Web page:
A leaked document sent by Toyota to its dealers in the United States explains why they should expect to sell more hybrids in the near future, and not so many battery electric vehicles (BEVs) or plug-in hybrids (PHEVs).
As reported by Jalopnik, the document is dated April 2023, so it coincides with the Japanese automaker’s promise to launch ten new BEVs by 2026, with one all-electric SUV slated to be manufactured in the United States. So at first glance, it seems like the manufacturer is contradicting itself, adding fuel to the fire that’s already burning among EV enthusiasts and environmentalists who believe Toyota has been too slow to adopt an all-in strategy for EVs.
But the truth is, Toyota has never said it will stop making internal combustion-engined vehicles. Instead, the group’s stated goals are to transform all its facilities into carbon-neutral locations by 2035 and all its products by 2050. Additionally, the Lexus brand will only sell EVs by 2035.
As per the document received by Jalopnik, the company says it’s “committed to offering a full array of electrified vehicle options to give all our customers the opportunity to reduce their carbon footprint.”
Back in February, Toyota’s Chief Scientist Gill Pratt argued that the best approach to reducing fleet-level emissions is to put small batteries in more vehicles rather than installing a huge battery in a single EV.
“Time will show that our point of view is actually the correct one,” Pratt said. “One way or the other, there will be a diversity of powertrains used throughout the world.”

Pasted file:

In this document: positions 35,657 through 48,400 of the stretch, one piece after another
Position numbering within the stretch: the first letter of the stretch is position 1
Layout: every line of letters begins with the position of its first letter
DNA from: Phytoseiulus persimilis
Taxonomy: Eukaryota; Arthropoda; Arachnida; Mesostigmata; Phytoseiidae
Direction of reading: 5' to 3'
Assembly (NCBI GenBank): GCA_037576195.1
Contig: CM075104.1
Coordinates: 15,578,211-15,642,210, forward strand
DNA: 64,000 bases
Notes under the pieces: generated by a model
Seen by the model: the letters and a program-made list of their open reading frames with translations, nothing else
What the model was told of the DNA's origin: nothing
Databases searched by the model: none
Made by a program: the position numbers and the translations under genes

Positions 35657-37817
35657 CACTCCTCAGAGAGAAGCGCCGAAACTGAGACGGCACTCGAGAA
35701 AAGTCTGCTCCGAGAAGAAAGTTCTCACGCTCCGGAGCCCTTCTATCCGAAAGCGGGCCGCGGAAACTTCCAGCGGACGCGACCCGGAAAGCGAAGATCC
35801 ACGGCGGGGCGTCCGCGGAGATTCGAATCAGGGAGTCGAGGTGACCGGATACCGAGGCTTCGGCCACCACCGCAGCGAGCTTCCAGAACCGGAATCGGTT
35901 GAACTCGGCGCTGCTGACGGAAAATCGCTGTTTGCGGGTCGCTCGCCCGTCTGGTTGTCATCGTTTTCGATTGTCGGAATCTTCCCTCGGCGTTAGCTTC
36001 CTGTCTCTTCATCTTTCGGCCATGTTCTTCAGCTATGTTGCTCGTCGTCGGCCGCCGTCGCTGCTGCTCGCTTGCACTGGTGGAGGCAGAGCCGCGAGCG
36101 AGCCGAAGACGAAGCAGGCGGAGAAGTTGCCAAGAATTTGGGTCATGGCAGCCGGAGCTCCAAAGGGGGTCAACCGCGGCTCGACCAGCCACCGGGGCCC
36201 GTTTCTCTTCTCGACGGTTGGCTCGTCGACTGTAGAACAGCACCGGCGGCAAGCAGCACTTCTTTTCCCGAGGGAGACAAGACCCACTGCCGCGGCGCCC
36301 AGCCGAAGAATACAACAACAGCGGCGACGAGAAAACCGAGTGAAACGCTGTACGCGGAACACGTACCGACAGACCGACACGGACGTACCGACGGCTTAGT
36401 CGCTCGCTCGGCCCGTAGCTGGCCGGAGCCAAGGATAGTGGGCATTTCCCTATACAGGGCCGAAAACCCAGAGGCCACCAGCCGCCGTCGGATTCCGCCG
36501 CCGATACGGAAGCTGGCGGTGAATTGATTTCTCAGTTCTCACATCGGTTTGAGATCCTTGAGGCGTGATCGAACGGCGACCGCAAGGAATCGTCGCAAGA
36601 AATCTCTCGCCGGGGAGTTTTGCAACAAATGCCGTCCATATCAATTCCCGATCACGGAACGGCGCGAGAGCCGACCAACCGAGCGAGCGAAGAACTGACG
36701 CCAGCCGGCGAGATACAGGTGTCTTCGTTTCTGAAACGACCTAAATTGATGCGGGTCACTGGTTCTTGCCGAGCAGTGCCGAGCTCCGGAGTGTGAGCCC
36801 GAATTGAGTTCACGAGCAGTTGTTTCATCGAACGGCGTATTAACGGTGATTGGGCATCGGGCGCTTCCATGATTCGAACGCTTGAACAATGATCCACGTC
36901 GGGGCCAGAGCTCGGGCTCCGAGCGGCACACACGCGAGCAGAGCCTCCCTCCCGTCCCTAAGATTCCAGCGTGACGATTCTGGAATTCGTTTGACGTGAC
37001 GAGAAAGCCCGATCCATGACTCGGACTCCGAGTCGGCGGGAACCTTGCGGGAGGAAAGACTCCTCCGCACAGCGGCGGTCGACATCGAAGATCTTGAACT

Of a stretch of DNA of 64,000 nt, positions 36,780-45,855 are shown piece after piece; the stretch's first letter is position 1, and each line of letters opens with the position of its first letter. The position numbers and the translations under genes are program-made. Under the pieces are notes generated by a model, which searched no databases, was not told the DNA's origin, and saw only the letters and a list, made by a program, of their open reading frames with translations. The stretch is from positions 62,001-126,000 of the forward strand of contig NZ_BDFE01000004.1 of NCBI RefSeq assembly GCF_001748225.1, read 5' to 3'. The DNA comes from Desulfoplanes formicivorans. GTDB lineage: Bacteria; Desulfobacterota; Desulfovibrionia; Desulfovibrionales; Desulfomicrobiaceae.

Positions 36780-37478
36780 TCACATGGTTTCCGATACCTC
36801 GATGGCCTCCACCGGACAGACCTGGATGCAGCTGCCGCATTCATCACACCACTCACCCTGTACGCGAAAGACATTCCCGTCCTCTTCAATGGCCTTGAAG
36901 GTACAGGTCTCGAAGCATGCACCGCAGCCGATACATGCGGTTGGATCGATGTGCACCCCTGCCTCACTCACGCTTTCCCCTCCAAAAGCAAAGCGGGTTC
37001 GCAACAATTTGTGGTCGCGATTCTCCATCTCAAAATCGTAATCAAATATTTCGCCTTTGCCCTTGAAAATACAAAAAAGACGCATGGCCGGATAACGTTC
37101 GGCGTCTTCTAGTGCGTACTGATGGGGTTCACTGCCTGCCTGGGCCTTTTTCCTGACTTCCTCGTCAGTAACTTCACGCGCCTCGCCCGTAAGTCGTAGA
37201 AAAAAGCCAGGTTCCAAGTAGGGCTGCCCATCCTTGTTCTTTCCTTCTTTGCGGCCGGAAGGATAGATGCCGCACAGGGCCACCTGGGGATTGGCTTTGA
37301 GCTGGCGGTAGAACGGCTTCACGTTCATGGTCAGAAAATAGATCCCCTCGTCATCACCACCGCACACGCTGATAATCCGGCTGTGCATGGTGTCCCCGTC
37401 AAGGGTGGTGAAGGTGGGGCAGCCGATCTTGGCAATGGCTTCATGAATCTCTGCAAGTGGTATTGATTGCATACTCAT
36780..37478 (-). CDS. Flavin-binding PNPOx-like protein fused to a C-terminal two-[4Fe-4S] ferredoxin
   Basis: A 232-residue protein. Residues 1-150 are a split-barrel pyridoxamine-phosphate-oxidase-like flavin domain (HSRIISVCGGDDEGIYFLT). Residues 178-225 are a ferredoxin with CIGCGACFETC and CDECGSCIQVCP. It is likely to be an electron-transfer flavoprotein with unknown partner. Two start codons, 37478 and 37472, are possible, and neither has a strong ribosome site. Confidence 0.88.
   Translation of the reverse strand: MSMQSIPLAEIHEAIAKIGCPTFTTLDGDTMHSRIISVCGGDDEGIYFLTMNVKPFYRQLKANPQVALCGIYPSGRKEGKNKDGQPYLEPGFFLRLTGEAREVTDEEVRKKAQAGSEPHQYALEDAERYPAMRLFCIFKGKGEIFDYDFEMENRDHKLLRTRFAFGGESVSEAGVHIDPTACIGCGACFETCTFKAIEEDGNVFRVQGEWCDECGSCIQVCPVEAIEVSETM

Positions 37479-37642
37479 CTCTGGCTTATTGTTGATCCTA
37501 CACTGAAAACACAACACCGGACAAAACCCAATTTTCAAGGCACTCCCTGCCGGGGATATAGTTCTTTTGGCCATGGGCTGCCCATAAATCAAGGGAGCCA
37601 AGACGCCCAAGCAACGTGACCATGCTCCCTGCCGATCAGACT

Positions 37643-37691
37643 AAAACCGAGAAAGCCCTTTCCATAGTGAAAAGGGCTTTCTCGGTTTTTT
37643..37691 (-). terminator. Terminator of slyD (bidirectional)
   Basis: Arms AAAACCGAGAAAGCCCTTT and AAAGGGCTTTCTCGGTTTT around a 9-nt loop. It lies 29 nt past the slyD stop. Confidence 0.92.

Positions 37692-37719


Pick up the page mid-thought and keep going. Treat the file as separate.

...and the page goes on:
One of the reasons for this thinking was that a shortage of critical minerals needed to manufacture high-voltage batteries is looming. And in this latest document, this idea is reiterated.
Furthermore, Toyota believes that the charging infrastructure in the United States is still lackluster, with the document stating that only 12 percent of public chargers are fast chargers and that most public chargers can take anywhere from 8-30 hours to charge an EV.
The final major barrier to widespread EV adoption in the US, as Toyota sees it, is the high price. The Japanese carmaker writes that the average transaction price for a BEV is $58,000, with consumers also needing a home charger installed, which adds $1,300 to the final cost. For context, the average transaction price (ATP) for a non-battery electric vehicle in the US is $48,008, according to Kelley Blue Book.
To overcome these issues and offer a “practical path forward,” Toyota again states that the most immediate way to reduce carbon emissions is through a mix of electrified options, which includes battery electric, plug-in hybrid, and hybrid vehicles.
The maker of the Prius and bZ4x mentions the so-called 1:6:90 rule:
“The amount of raw materials in one long-range battery electric vehicle could instead be used to make six plug-in hybrid electric vehicles or 90 hybrid electric vehicles,” reads the dealer document published by Jalopnik.
In addition, Toyota states that the overall carbon reduction of those 90 hybrids over their lifetime is 37 times as much as a single battery electric vehicle.
In the closing of the paper, the automaker says that it believes in an electric future, but that “there are significant challenges to widespread deployment that we must address first to get there.”
So, it’s evident that Toyota wants to build EVs, but it seems unwilling to budge on its short-term strategy, sticking to its arguments. But the question is, will this prove to be ruinous or a win-win situation for the environment and Toyota?
As always, let us know what you think in the comments section below.